|LADELY, SCOTT - Food Safety Inspection Service (FSIS)|
|Meinersmann, Richard - Rick|
|Line, John - Eric|
|OAKLEY, BRIAN - Former ARS Employee|
|Cox, Nelson - Nac|
Submitted to: Journal of Food Protection
Publication Type: Peer Reviewed Journal
Publication Acceptance Date: 6/21/2016
Publication Date: 11/1/2016
Citation: Berrang, M.E., Ladely, S.R., Meinersmann, R.J., Line, J.E., Oakley, B., Cox Jr, N.A. 2016. Variation in Campylobacter multilocus sequence subtypes from chickens as detected on three plating media. Journal of Food Protection. 79(11):1986-1989.
Interpretive Summary: Campylobacter is a human pathogen that is associated with chicken and chicken meat products. It is important to know the Campylobacter status of a flock of broilers on the farm and in the slaughter/processing plant. There are multiple methods and growth media used to culture Campylobacter. It is unclear if different media select for different subtypes of Campylobacter. This represents a potential for a bias in type of Campylobacter detected depending on the growth medium that a laboratory may choose. We tested three different types of growth media (Campy-Cefx agar, Campy-Line agar and RF Campylobacter jejuni/coli agar) to detect Campylobacter from chicken gut and carcass rinse samples collected in a commercial slaughterer plant. Campylobacter detected on each medium were subtyped using a molecular method that compared the DNA sequence in multiple genes. We found that there was minimal differences and that for the most part, all three types of growth media allowed detection of the same types of Campylobacter. These data are useful to researchers, commercial laboratories, regulators, and poultry processors as they can use any one of these media to culture Campylobacter and be confident that they are detecting the same subtype regardless of the growth medium used.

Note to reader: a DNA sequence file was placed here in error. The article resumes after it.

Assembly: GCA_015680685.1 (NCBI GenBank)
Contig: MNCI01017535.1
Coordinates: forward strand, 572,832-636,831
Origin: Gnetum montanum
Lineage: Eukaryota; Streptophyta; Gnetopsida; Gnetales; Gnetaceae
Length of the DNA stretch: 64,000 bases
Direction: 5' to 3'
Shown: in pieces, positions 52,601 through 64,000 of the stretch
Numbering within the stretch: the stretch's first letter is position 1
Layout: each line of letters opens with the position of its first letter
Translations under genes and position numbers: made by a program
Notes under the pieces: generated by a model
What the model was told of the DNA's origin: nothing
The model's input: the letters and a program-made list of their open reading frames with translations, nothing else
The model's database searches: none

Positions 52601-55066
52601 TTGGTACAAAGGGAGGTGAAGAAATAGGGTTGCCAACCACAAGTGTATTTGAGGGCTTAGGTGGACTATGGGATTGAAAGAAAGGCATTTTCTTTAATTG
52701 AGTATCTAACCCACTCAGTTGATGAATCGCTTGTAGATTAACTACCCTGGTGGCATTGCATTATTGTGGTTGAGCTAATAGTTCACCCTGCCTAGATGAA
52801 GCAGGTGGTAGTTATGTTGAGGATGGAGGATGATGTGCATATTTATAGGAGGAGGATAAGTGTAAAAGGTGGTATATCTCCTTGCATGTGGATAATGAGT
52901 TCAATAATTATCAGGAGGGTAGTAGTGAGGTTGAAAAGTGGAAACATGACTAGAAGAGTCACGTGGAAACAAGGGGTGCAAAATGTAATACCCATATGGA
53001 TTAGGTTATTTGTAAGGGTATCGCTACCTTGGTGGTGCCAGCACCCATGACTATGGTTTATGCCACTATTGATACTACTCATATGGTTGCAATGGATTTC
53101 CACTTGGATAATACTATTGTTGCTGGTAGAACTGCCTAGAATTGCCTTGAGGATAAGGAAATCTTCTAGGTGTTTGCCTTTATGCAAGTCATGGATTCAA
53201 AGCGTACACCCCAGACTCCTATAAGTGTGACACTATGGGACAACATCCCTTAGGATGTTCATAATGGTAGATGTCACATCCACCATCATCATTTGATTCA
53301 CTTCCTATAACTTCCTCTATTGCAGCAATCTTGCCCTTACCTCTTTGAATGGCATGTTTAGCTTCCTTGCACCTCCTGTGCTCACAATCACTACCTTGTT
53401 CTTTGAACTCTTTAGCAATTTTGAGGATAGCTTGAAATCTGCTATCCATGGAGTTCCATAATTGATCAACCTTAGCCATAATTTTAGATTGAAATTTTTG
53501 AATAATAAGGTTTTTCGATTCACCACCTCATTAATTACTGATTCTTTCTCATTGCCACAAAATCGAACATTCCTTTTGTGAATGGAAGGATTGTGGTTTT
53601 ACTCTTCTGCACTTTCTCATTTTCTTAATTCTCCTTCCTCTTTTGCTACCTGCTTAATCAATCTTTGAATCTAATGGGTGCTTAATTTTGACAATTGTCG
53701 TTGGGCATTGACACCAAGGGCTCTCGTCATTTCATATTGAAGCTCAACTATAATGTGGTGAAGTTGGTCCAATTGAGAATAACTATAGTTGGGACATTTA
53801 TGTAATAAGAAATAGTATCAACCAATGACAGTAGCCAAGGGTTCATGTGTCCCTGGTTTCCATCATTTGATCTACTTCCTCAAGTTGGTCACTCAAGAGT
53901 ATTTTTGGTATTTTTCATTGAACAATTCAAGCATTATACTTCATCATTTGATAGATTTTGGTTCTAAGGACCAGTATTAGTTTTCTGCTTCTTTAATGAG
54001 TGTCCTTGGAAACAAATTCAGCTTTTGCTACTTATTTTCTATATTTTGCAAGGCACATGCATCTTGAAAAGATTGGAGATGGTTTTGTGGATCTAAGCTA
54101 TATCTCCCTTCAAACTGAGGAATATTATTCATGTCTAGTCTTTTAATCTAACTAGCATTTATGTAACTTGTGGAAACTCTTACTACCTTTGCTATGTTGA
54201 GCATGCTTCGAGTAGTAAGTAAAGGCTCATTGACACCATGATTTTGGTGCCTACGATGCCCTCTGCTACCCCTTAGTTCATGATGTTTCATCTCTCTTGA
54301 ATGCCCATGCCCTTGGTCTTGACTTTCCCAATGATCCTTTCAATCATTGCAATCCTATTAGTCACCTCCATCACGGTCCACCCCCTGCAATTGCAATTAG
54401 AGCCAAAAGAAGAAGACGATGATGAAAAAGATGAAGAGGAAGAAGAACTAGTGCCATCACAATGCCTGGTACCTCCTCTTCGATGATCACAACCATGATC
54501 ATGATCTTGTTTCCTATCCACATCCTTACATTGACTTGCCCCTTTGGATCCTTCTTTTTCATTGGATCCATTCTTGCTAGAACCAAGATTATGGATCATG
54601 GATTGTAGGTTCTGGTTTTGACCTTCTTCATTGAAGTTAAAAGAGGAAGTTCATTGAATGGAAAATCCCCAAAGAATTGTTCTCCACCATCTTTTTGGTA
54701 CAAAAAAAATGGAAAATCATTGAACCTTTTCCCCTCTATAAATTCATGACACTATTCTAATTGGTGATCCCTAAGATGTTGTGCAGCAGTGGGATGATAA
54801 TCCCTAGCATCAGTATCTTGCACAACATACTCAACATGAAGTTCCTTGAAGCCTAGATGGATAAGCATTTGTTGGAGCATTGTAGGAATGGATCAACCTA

Technical Abstract: The objective of this study was to compare subtypes of Campylobacter jejuni and coli detected on three discreet selective Campylobacter plating media to determine if different media select for different subtypes. Fifty ceca and fifty carcasses (n=100, representing 50 flocks) were collected from the evisceration line in a commercial broiler processing plant. Campylobacter were cultured and isolated from cecal contents and carcass rinses on Campy-Cefex, Campy Line and RF Campylobacter jejuni/coli agars. In cases where a positive was found on all three media, one colony of the most prevalent colonial morphology on each medium was selected. Isolates were analyzed by full genome sequencing and multi-locus sequence typing; sequence types were assigned according to Pubmlst. A total of 49 samples were positive for Campylobacter on all three media. Forty samples had only C. jejuni; 3 had only C. coli and both were detected in 6 samples. Approximately 71% of samples had the same Campylobacter subtype on all three media. Significantly fewer (26%, P<0.01) samples had one medium with a different subtype than the other two. When multiple subtypes were detected, the medium with the odd subtype was Campy-Cefex 6 times, Campy-Line 4 times and RF Campylobacter jejuni/coli 6 times. In only one sample were three different subtypes detected. In most cases, all three plating media allowed detection of the same subtype of Campylobacter from complex naturally contaminated chicken related samples.